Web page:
If you’ve read this blog before, you’ll know that I have a bit of a thing for all things Germanic.  You may not know that the most important literary festival in Germany takes places in Leipzig.  I may one day go (if I can brace myself to withstand the winter temperatures of Leipzig in March – average daily temperature 4C).

At the Edinburgh International Book Festival  it is possible to attend many festivals during the fortnight; for example, if crime is your thing, create yourself a crime festival from the hundreds of events on offer.  This year there are a multitude of prize-winning German authors appearing at the EIBF.  During the first week I attended all these events and the EIBF became Leipzigburgh (pronounced Leipzigborough).

Tuesday 16.08.2011 Nicol Ljubić

It was the EIBF program that brough Nicol Ljubić to my attention.  When I discovered his book was published by Vagabond Voices, a small Scottish publisher based the island of Lewis, I became more than curious.  The book arrived – and what a lovely book it is – pure white paper, clear font, bound so as to fall open without the need to crack the spine. 

Stillness of the Sea is in parts autobiographical.  Ljubić was born in Croatia, although his family moved from there when he was 2. He experienced the Bosnian war of 1992 solely through German television coverage and, as a teenager, he remained unaffected.  10 years later, he feels ashamed of that and has been impelled to explore his roots.  His discoveries along with his observations of the war crime trials in The Hague form the basis of his novel.

His protagonist, Robert, is the author’s fictional alter-ego.  Everything stated in the paragraph above relates to him.  In addition, he has fallen in love with Ana.  It’s not a straightforward relationship.  Robert cannot tell his Croatian parents the truth about his girlfriend for Ana is a Serb whose father is on trial  for war crimes in The Hague.  The crime is a true one involving the horrific massacre of 41 members of the same family.  There was one survivor.  The details are revealed early enabling the text to focus on its consequences and to explore the differences between moral and legal guilt.

As I was reading the book, I found myself  comparing it – favourably – to Bernhard Schlink’s The Reader.  Schlink’s novel is a contemporary German classic, dealing with similar themes arising from the Nazi past; coming to terms with war crimes and their effects on the younger generation.   It has sold millions of copies though I don’t understand its appeal.  The serious themes are undermined by the salacious details of the affair of the young protagonist with the older woman.  Nor is it entirely honest by rendering the war criminal illiterate.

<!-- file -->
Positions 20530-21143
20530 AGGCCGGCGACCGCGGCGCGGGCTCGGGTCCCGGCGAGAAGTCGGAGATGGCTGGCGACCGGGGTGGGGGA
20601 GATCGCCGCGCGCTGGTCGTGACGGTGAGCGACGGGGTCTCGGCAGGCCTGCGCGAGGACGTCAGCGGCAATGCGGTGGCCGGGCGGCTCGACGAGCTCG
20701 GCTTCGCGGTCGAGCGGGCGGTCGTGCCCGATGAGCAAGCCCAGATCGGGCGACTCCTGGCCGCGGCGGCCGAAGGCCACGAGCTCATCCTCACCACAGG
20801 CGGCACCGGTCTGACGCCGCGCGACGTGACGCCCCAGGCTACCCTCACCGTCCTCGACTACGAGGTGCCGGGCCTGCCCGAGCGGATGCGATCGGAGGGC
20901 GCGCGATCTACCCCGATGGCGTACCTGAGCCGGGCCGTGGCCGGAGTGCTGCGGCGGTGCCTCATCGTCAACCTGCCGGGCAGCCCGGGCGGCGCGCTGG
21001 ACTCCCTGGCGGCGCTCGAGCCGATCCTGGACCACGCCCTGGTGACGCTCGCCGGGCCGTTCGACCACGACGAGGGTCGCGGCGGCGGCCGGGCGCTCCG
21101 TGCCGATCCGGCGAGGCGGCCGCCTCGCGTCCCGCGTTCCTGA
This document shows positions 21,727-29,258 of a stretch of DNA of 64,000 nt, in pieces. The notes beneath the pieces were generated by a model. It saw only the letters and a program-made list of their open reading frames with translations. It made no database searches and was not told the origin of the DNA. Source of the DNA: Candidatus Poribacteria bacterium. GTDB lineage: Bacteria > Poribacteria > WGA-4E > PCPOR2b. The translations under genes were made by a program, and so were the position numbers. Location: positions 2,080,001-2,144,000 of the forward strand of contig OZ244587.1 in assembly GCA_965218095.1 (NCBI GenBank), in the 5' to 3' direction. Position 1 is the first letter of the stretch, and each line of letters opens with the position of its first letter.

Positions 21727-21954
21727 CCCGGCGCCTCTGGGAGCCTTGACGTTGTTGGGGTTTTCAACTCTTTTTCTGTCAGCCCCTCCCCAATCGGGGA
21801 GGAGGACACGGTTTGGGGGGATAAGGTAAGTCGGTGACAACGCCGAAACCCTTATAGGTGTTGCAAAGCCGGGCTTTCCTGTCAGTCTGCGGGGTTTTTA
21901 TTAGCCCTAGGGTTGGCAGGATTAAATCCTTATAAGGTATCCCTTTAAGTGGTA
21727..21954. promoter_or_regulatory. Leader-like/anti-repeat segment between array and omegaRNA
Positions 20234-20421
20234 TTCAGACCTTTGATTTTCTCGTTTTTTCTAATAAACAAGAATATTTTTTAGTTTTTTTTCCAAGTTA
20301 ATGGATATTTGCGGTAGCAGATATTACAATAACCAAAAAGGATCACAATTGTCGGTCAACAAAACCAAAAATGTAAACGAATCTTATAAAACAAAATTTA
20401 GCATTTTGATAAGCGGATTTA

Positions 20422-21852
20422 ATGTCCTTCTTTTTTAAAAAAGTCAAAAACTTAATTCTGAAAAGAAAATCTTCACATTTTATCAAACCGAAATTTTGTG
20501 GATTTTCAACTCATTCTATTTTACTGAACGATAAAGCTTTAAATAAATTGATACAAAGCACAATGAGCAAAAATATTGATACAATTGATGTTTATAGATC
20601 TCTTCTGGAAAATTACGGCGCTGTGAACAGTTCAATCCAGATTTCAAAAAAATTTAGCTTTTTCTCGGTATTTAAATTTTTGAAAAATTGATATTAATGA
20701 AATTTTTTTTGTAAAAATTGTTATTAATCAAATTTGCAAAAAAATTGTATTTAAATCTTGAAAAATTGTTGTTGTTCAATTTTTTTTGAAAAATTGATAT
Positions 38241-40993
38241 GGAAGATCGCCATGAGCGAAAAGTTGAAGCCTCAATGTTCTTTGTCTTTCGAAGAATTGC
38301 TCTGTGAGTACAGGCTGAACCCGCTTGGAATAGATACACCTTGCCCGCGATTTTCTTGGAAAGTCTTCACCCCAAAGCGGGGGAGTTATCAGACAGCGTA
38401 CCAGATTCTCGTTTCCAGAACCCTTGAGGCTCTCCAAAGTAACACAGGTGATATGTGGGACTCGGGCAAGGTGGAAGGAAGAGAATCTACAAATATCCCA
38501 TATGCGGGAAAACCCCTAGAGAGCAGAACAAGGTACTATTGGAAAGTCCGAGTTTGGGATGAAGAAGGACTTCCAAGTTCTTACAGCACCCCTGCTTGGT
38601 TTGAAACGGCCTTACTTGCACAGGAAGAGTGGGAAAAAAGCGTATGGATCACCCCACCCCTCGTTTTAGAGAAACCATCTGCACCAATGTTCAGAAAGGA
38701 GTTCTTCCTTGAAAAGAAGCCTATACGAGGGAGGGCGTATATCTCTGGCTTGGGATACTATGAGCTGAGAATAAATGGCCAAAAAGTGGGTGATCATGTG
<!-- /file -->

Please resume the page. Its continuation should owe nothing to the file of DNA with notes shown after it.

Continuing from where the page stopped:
The love affair in Stillness of the Sea is between two from the same age group and feels sincere.  Ana’s father is highly-educated; he teaches literature.  Not only does his intellectual background increase the moral conflict, it also reflects reality, Ljubić said.  Vojislav Šešelj, currently standing trial at the Hague,  was a Shakespearian lecturer at the University of Sarajevo.  In one interview he was asked if he compared himself to Macbeth. This angered Šešelj, Ljubić said, and he replied, I am Titus Andronicus.  References to Titus Andronicus, the most bloodthirsty of Shakespeare’s plays, are interspersed in Ljubić’s text.

There is no historical explanation for the war. I’m talking to my own generation, Ljubić explained and ethnic extraction is not an issue for us. He is more concerned with the legal processes at The Hague and whether it can deliver justice. That’s a huge question that centres on seemingly absurd details. In the novel,  a traumatised war victim relives the experience of watching her family being massacred.  Can she place the accused at the scene?  An identification of the man is insufficient.  It’s imperative that she remember the colour of his hat.

Is that fair and reasonable?  I’ve been debating that with myself ever since completing the book.  I’m sure that will please the author who, when asked if he found writing the novel difficult, said no.  His job was not to answer the questions, simply to raise them. 

Stillness of the Sea was translated by Anna Paterson.  It won the 2010 Verdi Prize for Literature Berlin-Brandenburg and in 2011 Ljubić was awarded the Adalbert-Chamisso Prize.

Stillness of the Sea:

Wednesday 16.08 – Clemens Meyer

All The Lights is Book #2 from new publisher And Other Stories. As an object, the book is as delicious as Ljubić’s, yet I confess I’m having problems with the contents.  The Germanophile in me is not appreciating the view from the losers and criminals who are the protagonists in this collection of 15 short stories. (Perhaps I should pretend they are set somewhere other than the highly romanticised Germany of my single and carefree 20’s?)

I won’t write much about the event as Rob from Rob Around Books has provided a comprehensive summary here

Meyer’s writes in the vein of dirty realism.  I learned at the event that Richard Yates and Patrick Hamilton are associated with  it also.  As I love Yates and Hamilton’s The Slaves of Solitude is in the running to be my book of the year,  I left the event more hopeful of completing the collection, which won 2008 Leipzig Book Fair Prize.  All the Lights was translated by Katy Derbyshire, the lady responsible for more books in my TBR than any other blogger.    Katy blogs at Love German Books and one of this year’s highlights was meeting her at the book signing following the event.

Coming up:  The Ladies of Leipzigburgh:  Jenny Erpenbeck and Judith Schalansky

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